The matchup between the two has divided longtime constituents. Carol Brown has lived on the east side, in the now contested district, for a decade. Once the redistricting happened, she was immediately torn. “I liked them both,” Brown said. “I didn’t know until I got to the poll which one I would end up voting for.” In an early ballot on Sunday, she chose Maloney, citing gender as an important, though not exclusionary, component. “That she’s a woman gives her a little bit of a leg up in my opinion,” she said. “But if she was a woman and I didn’t like what she had done, I wouldn’t vote for her. I wouldn’t vote for her just because she’s a woman.”

And then there is Patel, who challenged Maloney in 2018 and 2020 and came within striking distance in the latter election. The 38-year-old Patel is pitching himself as the generational change candidate, as well as a self-described Obama Democrat, shirtsleeves and all. Patel has largely avoided the ire of Nadler and Maloney, which he characterizes as a positive.

“The fact of the matter is that two campaigns in this race are bickering about the past. It’s getting increasingly nasty and divisive,” Patel told The New Republic. “And that is exactly what voters are rejecting across this district, across this country.”

Nadler was able to offer a zinger in a recent debate between the three candidates, when Patel pointed out that Nadler had endorsed Maloney in previous elections. “In a contest between you and her, I frankly thought she was the better candidate,” Nadler said. When Patel asked whether he thought so in this current race, Nadler replied: “I still think so.”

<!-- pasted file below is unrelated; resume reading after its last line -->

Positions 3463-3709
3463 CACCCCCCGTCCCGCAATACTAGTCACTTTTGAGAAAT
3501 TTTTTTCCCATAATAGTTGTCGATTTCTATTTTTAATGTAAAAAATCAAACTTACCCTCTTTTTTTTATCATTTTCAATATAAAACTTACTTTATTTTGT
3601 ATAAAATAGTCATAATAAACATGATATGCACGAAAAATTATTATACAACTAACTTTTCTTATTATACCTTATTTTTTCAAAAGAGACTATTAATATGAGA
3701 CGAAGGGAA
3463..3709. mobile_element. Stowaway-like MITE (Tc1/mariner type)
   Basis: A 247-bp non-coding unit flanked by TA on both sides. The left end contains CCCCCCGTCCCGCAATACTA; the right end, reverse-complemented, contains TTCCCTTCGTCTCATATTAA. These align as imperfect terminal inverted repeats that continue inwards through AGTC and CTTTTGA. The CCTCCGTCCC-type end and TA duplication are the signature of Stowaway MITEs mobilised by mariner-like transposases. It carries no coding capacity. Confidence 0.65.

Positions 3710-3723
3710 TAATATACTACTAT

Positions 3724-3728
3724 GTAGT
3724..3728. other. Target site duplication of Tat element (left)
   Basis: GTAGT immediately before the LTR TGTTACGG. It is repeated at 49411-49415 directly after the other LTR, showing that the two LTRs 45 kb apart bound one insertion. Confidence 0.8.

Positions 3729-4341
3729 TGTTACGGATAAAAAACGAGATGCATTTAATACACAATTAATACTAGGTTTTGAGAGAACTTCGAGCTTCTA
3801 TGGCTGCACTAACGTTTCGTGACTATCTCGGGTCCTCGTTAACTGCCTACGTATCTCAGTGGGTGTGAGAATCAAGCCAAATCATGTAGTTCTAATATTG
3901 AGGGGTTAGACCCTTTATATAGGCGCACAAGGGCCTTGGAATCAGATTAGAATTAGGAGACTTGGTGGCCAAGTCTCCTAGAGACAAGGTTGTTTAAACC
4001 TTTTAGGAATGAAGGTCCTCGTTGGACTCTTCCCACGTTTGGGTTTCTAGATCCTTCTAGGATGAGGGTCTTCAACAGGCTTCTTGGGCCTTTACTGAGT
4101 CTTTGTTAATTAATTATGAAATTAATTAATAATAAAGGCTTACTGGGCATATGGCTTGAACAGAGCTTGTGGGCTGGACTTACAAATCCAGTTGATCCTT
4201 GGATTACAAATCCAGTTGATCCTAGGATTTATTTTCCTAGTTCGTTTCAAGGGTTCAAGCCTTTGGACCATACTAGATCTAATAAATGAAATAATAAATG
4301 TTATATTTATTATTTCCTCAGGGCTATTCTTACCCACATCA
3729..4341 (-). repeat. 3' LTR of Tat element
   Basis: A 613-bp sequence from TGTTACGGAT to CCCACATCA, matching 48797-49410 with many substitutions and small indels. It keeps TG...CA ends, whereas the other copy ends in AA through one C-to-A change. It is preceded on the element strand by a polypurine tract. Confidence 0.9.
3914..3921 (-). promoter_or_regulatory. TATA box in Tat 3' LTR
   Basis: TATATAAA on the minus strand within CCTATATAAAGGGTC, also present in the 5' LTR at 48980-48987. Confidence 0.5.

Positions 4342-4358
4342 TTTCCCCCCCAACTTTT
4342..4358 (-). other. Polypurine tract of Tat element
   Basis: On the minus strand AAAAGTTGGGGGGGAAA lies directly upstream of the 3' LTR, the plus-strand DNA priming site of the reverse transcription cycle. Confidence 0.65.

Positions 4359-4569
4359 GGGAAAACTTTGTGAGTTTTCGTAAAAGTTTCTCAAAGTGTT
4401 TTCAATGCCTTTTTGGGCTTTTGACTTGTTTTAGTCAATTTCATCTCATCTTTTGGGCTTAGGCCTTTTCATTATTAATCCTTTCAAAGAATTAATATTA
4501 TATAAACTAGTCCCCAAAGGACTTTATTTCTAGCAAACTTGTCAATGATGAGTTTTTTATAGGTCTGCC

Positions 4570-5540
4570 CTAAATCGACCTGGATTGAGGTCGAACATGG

What Patel lacks in congressional experience, he has made up for by attempting to inject some cheer into the race. His Sunday lineup included shaking hands in Hell’s Kitchen bars and handing out ice cream on the east side. Once the Patel campaign heard that New York’s ice cream trucks were struggling in the face of rising inflation, it decided to enlist them to get out the vote. During the sunny afternoon, long lines waited for their cones and learned about the youngest candidate to the tune of “thank u, next” by Ariana Grande and “Break My Soul” by Beyoncé.

The fun is intentional. “We’re also the only campaign out here that are actually changing the vibes,” Patel said.

In line for ice cream was Sana, a mother of three whose aunt has been helping out on the campaign. Sana said she is ready to see some change in the district and plans to vote for Patel come Tuesday. It was refreshing, she said, to see someone in her age bracket, and as a first-generation Indian American, “it’s nice to actually see somebody who is of Indian background and heritage representing us in that capacity.”